NaaS: Network-as-a-service is the future, but it’s got challenges

NaaS offers flexibility, rapid provisioning, and predictable costs, but needs to resolve issue of vendor lock-in and service-level.

hand of touching network connecting the human dots icon in business picture id953782406
iStock

As-a-service offerings have been around for more than 10 years with roots that are decades older than that, and now this ever-expanding category of service offerings includes enterprise network-as-a-service.

NaaS enables enterprises to outsource network functionality at network Layers 4-7—such as software-defined WAN (SD-WAN) and application delivery controller (ADC)—as well as Layers 1-3, which includes switches and routers.

Full adoption of NaaS is still in its early days because most enterprise network functions require physical hardware to transport data to and from endpoints and the data center or internet. That is a challenge to deliver as a service. The Layer 4-7 functions are already available in a cloud-delivery model.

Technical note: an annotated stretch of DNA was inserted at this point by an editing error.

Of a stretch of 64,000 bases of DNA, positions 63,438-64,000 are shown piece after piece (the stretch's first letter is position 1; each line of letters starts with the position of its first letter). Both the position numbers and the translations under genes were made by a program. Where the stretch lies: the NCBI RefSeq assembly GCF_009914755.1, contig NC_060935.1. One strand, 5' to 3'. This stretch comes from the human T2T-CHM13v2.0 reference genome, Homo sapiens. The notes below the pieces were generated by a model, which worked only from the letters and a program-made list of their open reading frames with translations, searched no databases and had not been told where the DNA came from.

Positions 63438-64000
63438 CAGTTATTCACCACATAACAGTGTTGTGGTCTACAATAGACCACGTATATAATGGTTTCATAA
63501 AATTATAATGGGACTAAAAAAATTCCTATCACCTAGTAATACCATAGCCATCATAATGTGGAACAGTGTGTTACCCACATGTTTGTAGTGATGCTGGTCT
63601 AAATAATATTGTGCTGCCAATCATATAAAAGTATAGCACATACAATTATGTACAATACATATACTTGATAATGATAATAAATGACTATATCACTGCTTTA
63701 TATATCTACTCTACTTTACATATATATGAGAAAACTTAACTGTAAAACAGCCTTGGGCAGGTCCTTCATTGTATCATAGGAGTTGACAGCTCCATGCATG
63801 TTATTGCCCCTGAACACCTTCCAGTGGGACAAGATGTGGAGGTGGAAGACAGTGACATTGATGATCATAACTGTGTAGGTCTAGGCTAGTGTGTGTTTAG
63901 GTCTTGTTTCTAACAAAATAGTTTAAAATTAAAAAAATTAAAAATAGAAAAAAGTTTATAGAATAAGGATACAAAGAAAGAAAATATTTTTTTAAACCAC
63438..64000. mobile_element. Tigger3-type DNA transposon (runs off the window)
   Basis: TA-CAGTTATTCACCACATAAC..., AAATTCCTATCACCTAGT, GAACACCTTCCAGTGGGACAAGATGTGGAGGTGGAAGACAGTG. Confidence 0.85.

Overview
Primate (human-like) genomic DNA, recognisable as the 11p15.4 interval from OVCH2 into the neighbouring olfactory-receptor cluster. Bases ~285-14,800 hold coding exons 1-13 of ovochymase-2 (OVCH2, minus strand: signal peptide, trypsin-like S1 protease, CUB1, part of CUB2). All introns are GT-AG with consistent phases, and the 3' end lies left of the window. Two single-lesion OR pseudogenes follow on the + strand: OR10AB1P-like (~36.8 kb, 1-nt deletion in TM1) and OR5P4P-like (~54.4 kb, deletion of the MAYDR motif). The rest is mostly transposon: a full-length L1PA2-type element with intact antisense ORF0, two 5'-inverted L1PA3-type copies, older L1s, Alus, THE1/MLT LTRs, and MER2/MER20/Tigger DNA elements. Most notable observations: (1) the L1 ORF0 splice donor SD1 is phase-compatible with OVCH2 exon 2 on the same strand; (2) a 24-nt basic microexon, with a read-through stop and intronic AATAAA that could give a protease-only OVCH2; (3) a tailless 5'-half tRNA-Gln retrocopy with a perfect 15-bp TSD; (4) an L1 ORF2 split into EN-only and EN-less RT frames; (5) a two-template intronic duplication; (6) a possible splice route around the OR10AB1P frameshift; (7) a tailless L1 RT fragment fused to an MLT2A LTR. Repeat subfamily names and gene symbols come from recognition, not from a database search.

Over the next five-plus years, IT teams will increasingly adopt NaaS as suppliers deliver hybrid offerings that include software, cloud intelligence, and the option for management of on-premises hardware.

These services will be subscription-based and pay as you go, making networking more of an operational cost than a capital cost. They will provide centralized management with the ability to easily add and remove network and security functionality.

To continue reading this article register now

SD-WAN buyers guide: Key questions to ask vendors (and yourself)